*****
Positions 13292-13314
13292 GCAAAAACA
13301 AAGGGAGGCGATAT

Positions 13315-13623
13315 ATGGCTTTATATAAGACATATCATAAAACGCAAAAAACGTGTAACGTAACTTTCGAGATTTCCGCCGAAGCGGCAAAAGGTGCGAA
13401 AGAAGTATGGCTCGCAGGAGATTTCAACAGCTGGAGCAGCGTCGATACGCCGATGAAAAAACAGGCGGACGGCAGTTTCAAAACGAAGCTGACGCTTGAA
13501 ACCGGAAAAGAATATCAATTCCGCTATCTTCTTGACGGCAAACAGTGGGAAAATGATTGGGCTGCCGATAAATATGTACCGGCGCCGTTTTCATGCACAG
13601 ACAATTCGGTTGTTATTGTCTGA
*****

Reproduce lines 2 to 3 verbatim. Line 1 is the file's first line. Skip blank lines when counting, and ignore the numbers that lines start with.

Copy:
13292 GCAAAAACA
13301 AAGGGAGGCGATAT